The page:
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The Black Dahlia (2006)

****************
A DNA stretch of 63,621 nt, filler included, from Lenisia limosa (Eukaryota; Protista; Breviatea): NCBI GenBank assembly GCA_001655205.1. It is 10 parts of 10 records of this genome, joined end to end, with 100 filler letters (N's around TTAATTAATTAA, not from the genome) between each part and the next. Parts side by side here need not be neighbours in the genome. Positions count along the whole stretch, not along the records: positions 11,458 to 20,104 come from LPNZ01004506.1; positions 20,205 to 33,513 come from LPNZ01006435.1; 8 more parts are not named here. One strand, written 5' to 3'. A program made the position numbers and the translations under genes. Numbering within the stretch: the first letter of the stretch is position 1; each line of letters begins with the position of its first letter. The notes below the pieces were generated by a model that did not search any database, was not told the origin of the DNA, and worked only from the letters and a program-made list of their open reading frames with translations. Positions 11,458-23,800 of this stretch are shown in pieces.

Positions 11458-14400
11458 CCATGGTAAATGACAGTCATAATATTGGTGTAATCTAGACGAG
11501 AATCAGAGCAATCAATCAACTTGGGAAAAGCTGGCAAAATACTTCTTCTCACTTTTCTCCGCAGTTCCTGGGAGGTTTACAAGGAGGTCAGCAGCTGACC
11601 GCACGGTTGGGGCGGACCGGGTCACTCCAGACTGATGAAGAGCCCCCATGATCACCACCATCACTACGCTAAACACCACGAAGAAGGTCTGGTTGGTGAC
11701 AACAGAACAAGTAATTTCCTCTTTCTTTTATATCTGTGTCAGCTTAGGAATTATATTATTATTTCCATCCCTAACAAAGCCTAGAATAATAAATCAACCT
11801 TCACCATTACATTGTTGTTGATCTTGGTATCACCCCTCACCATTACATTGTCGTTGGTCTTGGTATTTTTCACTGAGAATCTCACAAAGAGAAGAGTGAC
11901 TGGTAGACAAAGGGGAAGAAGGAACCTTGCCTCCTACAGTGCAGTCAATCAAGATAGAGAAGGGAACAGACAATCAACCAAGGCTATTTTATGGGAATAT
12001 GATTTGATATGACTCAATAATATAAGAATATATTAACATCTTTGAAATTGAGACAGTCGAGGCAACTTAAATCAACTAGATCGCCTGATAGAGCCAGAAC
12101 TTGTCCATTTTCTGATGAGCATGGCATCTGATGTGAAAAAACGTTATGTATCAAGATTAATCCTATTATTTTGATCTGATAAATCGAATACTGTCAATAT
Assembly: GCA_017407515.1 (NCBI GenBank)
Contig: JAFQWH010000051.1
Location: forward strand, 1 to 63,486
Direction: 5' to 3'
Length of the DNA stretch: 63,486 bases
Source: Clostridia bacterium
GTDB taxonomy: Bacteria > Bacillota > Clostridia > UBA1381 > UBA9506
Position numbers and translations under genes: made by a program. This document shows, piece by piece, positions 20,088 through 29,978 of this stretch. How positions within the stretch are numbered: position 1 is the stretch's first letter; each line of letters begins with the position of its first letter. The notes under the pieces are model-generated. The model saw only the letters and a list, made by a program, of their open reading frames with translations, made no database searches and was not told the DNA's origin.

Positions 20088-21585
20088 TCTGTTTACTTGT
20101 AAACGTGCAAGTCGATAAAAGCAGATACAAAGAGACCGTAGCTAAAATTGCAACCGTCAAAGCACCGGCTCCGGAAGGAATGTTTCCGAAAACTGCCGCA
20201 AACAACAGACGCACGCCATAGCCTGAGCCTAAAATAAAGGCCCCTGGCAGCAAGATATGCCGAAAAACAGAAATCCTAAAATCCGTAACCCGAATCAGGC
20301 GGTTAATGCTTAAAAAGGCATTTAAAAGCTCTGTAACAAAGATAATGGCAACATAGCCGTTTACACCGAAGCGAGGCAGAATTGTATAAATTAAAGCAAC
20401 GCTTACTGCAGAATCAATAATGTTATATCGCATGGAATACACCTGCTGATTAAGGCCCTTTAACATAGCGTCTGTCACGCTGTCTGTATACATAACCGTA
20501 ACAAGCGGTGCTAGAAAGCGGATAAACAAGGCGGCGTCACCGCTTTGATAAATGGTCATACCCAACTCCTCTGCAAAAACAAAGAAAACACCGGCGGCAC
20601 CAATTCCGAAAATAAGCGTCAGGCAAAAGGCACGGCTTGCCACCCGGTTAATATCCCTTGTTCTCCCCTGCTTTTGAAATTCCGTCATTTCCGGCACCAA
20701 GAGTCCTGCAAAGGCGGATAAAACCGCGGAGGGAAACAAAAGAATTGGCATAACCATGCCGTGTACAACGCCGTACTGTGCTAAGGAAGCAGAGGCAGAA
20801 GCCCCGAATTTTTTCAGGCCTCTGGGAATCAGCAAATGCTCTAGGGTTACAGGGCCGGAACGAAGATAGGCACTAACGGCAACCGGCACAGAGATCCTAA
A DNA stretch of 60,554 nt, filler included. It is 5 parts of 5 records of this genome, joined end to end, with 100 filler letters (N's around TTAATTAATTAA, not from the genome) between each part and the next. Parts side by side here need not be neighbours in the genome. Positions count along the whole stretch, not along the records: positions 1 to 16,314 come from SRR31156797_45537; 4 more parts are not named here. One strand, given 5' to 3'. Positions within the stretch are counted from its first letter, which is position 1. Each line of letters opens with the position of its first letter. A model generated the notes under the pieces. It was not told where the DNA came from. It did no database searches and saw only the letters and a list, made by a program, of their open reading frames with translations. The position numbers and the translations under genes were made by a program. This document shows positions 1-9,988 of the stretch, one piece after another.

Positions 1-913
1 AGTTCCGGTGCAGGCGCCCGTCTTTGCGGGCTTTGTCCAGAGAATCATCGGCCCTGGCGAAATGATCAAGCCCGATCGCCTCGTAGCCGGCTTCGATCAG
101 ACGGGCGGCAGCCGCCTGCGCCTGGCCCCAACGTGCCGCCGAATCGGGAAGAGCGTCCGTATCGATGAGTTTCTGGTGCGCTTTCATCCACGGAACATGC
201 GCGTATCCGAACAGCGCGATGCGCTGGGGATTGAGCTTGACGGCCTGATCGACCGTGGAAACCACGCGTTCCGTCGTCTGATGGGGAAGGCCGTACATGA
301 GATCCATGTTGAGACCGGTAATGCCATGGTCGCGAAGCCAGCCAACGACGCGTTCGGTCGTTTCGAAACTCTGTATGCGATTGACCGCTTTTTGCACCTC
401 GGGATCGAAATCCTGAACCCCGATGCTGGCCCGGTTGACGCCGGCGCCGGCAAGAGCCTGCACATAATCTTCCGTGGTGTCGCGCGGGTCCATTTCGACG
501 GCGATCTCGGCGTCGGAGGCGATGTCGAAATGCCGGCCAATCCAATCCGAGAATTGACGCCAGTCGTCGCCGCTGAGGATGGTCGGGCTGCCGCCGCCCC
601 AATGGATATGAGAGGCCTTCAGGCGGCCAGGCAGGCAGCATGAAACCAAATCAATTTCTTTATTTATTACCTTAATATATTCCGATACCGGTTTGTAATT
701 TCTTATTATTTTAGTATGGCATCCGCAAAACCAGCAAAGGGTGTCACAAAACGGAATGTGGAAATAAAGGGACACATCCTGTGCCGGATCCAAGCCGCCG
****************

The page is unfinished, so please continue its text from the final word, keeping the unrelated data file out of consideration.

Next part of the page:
The Black Dahlia is sure to baffle and bewilder audiences everywhere on both sides of the spectrum (that is, to say, in ways perceived as both good and bad), and I’m sure Brian De Palma wouldn’t have it any other way. An adaptation of a fictionalized novel about a real-life Hollywood murder, the film has been shamefully marketed by industry whores as the next L.A. Confidential, and all I can say is it’s damn shame. The ilk of this film is nothing of the sort, genre overlap notwithstanding, and it’s hard to blame viewers expecting a more straightforward crime drama when they enter theaters. Instead, The Black Dahlia is a rampantly overwrought round of genre upheaval, equally indebted to its cinematic predecessors as it is to its director’s wonderfully obtuse visual sleight of hand. “Cocktail” is the only word that comes to mind when attempting to describe the mixture of classic noir and mystery elements with deliberate overdoses of campy magnification. The film harkens back to classic expressionism via its three main characters’ attendance at a screening of The Man Who Laughs, fitting, for like that film’s main character (a deformed carnival worker whose face is forever frozen in an eerie grin), The Black Dahlia is a film largely concerned with the nature of surface appearances, reveling in its self-imposed limitations within a world of pure cinema. The cast is almost equally excellent across the board (particularly Scarlett Johansson, who hits the archetype nail most directly on the head), although many will mistake their intentional embodiment of caricatures as flat-out wooden acting. It’s necessary to approach The Black Dahlia with these expectations if one is to experience the film on its own merits, but this is not all to say the film is without its downfalls. Visually, this is one of Brian De Palma’s most refined films yet (his swooping camera motions are both grand in scope and smooth in execution), yet his sense of reckless abandon seems to lose its track during the final act with a considerable drop in energy following suit. Perhaps the source material demanded this unfortunate muting, but either way, one can’t but think The Black Dahlia could have gone out with at least as strong of a bang as it starts.